I had to make a separate mention of Forest because I just think its amazing, whoever came up with this I love the concept and just think its incredibly creative. Similar to Pomo and the Productivity timer, you get the same idea but instead it plants a little virtual tree and as you continue to be productive, the tree grows. Eventually, you grow your own virtual "forest" which is pretty motivating. Plus BONUS the Forest team actually works with an organization to plant real trees when you utilize certain features on the app. Best of both worlds.
You can also choose to utilize notes on your phone/desktop already which has a list format, the important thing is that you're physically able to see yourself checking off or crossing out tasks. When you see this and get a sense of relief after checking those boxes, its showing gratification to yourself and releasing positive messages to your brain. Therefore you are more likely to do this again. Rather than putting off tasks and thinking negatively after, which discourages you from even starting those tasks again in the future.
Omnifocus (Desktop & Phone)
It's free for 14 days then paid, so it depends on whether this is the platform for you. Omnifocus is laid out in a way that I think really helps keep the stress at bay, allows you to label what is high priority and low priority. Sends you as many notifications as you need. What's also pretty cool about this one, is you can set categories for your tasks, or include what the task incorporates. For example, if I have to send an email to my professor today and I add that as a task, I label it a priority and below I can say it is about Project #1, and need to CC my lab partner so it leaves a reminder for that as well.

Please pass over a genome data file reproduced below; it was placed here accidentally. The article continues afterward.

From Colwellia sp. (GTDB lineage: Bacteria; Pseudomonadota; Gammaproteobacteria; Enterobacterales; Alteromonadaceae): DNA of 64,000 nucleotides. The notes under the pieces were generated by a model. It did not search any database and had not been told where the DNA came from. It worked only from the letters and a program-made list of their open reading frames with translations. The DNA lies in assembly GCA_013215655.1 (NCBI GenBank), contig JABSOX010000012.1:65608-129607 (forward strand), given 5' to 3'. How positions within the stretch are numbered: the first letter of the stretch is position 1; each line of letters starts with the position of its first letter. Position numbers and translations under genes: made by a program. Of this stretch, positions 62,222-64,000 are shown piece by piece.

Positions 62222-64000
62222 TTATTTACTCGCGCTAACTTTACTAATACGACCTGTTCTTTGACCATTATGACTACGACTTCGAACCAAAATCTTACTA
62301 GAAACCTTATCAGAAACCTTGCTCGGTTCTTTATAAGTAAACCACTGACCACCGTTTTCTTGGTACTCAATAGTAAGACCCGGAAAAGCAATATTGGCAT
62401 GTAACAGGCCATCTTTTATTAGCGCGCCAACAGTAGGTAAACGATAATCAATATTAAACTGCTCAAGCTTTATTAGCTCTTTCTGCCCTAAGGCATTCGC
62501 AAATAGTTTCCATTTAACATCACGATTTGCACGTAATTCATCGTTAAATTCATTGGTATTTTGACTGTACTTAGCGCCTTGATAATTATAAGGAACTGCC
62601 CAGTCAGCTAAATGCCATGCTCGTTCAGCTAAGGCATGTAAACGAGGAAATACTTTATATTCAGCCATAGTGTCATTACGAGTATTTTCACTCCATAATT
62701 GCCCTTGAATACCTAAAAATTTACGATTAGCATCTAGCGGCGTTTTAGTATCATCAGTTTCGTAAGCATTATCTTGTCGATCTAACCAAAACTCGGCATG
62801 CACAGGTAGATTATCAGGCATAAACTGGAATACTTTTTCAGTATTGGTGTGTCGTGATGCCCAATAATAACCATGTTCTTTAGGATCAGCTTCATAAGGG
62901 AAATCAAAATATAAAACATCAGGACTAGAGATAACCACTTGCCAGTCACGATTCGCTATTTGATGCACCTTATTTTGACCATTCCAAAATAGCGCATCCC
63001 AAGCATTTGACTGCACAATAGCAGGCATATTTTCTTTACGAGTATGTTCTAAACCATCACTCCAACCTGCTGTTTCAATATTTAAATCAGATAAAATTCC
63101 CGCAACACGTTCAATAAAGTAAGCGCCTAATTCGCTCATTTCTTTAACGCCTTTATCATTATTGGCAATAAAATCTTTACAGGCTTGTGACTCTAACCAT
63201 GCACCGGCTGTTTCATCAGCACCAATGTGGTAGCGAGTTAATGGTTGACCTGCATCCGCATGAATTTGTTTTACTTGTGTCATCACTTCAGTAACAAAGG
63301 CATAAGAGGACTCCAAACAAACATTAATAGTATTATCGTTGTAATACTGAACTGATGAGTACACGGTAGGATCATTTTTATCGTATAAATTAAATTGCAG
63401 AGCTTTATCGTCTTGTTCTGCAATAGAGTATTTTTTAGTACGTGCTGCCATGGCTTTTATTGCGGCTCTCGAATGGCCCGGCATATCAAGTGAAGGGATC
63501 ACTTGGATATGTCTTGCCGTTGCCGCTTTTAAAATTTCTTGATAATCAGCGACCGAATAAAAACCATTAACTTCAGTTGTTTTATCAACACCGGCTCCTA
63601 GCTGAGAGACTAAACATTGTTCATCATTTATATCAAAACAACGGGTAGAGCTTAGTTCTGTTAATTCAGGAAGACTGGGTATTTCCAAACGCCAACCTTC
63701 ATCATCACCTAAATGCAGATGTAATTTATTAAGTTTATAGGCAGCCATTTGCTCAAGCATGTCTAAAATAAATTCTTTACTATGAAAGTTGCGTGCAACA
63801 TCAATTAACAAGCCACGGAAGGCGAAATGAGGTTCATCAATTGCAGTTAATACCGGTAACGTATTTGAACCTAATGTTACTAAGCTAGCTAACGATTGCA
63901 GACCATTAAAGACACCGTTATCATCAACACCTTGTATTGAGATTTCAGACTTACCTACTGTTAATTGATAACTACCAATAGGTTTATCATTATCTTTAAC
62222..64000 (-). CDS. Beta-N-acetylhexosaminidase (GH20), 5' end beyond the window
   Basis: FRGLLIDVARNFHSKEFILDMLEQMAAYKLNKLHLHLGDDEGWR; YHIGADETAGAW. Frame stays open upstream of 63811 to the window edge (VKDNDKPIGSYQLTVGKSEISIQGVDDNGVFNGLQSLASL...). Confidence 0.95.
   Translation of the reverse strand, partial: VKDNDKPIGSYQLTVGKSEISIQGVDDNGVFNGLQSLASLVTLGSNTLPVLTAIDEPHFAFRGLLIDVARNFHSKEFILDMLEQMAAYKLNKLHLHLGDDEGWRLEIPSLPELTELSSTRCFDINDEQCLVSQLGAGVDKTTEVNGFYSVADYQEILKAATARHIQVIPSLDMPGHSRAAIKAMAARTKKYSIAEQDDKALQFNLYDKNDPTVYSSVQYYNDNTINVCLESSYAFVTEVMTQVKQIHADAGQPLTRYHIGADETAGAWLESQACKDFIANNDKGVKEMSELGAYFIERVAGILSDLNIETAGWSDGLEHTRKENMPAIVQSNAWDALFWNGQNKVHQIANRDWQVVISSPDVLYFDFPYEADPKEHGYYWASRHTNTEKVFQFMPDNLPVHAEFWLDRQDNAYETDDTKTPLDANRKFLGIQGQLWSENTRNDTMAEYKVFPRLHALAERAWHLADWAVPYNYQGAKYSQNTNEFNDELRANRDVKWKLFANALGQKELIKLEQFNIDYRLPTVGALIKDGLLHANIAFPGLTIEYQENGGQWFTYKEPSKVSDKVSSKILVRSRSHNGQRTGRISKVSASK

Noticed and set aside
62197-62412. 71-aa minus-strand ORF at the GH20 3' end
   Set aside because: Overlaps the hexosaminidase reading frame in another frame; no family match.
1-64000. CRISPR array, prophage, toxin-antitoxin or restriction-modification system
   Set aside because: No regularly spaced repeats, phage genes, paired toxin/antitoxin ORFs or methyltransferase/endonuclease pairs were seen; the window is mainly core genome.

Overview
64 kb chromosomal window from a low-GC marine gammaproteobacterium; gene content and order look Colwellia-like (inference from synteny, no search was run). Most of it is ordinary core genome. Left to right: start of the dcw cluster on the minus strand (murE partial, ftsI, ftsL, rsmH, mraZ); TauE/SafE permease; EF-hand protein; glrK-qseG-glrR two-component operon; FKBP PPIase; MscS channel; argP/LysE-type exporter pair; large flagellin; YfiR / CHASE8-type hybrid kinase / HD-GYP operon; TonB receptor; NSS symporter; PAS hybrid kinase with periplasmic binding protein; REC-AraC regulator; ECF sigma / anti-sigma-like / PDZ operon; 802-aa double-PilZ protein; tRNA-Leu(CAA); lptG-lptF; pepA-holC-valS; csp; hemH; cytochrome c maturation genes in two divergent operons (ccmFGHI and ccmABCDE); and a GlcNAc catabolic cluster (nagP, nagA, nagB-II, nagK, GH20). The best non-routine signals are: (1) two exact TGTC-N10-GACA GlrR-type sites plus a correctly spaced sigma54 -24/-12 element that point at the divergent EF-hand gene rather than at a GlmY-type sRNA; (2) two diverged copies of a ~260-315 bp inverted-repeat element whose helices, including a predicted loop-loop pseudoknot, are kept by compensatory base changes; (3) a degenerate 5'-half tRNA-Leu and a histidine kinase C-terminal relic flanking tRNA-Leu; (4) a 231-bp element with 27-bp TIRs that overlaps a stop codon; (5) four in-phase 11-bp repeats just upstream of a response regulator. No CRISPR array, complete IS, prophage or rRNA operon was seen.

Tip: great for people who already really love productivity, this is highly next level, and just a great way to dump out everything you hold in the back of your mind.
Habitica (Desktop & Phone)
Free app, you will need to create an account to continue however. If you want to change things up and make doing your tasks into a game of sorts, this is a great way to try to motivate yourself if you're already struggling. Tip: great for gamers with procrastination issues!